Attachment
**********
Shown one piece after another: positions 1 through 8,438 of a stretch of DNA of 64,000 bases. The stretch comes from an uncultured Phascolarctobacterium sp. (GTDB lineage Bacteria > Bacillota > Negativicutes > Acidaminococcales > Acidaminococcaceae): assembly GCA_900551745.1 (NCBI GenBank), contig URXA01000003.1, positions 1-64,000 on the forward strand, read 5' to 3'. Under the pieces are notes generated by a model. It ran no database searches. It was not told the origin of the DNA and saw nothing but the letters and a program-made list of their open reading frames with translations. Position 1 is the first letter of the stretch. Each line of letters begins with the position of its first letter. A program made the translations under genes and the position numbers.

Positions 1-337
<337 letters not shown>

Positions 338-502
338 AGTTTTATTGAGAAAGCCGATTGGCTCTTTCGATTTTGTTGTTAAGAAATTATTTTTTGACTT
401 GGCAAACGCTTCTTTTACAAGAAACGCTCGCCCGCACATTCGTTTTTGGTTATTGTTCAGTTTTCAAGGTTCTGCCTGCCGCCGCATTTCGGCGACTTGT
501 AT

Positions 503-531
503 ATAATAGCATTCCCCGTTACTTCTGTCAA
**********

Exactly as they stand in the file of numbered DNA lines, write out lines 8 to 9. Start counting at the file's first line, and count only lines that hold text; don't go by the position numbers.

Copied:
Positions 503-531
503 ATAATAGCATTCCCCGTTACTTCTGTCAA